Your Superannuation – It’s all about your life…. or is it?
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Because your Superannuation is your nest egg, some of it will still be there when you die.
The last two decades in Australia have seen a monumental change in the role of Superannuation for most Australians. Public education in the need for us to provide for self retirement and compulsory employer Superannuation levies have contributed greatly to this massive change. ATO statistics show that in 2015 there were some 560,000 Self-Managed Superannuation Funds involving more than a million members. The number of members in Industry and Retail Superannuation Funds has grown hugely over the last 20 years. Increasingly the wealth of individuals in later years resides in their Superannuation member benefits and entitlements.
Unfortunately the speed of change has not brought with it an education to most ordinary Australians as to how they should best manage their Superannuation wealth and particularly how they should effectively plan to pass these assets on to family members when they die.
The fragmentation of the Superannuation Funds into Retail, Industry and Self-Managed sectors each with their individual characteristics and interests have contributed to the difficulty in presenting a broad and clear understanding across the community.
Though Superannuation is primarily designed to provide for an individual’s post working life, it is an inescapable fact that consequently significant unused funds will be owned in Superannuation by many people when they die.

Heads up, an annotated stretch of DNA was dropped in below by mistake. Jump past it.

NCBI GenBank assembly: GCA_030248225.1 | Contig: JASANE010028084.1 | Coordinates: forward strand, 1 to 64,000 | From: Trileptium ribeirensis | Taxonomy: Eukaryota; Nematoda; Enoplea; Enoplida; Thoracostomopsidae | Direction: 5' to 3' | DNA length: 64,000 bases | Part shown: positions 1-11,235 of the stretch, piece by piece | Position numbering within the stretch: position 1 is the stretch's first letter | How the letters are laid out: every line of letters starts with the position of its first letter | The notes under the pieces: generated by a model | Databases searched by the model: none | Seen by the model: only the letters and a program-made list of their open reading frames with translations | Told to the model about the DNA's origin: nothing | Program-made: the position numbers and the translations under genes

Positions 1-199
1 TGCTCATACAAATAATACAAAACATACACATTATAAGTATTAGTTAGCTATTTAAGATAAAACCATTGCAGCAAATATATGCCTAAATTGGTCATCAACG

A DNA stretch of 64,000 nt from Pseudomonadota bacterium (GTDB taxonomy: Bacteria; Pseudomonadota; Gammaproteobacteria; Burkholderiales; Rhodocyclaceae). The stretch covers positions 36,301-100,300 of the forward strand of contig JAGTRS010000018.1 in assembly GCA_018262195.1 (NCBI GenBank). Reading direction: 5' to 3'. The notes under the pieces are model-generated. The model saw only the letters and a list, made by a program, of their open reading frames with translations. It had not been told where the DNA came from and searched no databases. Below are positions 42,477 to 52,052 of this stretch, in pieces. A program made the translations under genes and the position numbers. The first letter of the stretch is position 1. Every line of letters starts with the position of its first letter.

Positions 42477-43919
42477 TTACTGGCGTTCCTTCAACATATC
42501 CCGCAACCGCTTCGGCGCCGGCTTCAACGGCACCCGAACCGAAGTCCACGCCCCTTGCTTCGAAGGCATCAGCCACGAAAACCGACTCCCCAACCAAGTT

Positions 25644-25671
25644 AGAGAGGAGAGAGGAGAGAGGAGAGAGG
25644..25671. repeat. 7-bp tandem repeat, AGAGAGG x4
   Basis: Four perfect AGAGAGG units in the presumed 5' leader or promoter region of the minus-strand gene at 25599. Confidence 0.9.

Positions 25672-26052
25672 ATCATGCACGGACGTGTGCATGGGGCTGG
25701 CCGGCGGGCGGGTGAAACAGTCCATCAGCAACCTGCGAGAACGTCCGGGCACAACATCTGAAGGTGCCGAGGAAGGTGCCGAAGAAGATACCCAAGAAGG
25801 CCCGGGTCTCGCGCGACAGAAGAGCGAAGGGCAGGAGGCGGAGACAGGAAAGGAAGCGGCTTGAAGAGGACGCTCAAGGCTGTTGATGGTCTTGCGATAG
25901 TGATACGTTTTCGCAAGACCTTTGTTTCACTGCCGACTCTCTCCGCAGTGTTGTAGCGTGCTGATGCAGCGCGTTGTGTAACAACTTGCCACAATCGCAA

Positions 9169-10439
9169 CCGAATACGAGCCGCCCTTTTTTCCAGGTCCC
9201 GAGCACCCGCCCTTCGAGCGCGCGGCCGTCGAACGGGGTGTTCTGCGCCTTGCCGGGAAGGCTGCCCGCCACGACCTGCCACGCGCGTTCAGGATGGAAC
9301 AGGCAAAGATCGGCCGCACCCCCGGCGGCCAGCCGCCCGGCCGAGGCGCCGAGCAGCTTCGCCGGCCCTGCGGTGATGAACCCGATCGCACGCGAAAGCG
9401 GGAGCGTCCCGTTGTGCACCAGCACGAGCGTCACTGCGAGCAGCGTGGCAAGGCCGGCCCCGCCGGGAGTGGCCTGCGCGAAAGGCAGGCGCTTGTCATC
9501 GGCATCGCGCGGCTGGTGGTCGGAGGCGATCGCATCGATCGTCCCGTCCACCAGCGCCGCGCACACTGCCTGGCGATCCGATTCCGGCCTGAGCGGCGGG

There is a mistaken belief that the assets which people own in their Superannuation will automatically form part of their Estate when they die. This is simply not correct and any wealth or member benefits that you may have in Superannuation at the time of your death may never form part of your Estate and may not become subject to the provisions of your Will. It is therefore essential that you make plans and ensure that your Superannuation entitlements at the time you die – death benefits – are received by the family members or persons that you would want them to go to. This is your choice and right to do so but it shall require action on your part in order to achieve that result.
Contact MMLaw today to arrange an appointment to discuss your estate planning needs.
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The content published in this Blog is in the form of academic papers and the opinions expressed herein are generalised. The information provided is for educational purposes, not specific legal advice.
The application of any principles referred to can alter from case to case and accordingly you should seek independent legal advice in respect of your individual circumstances.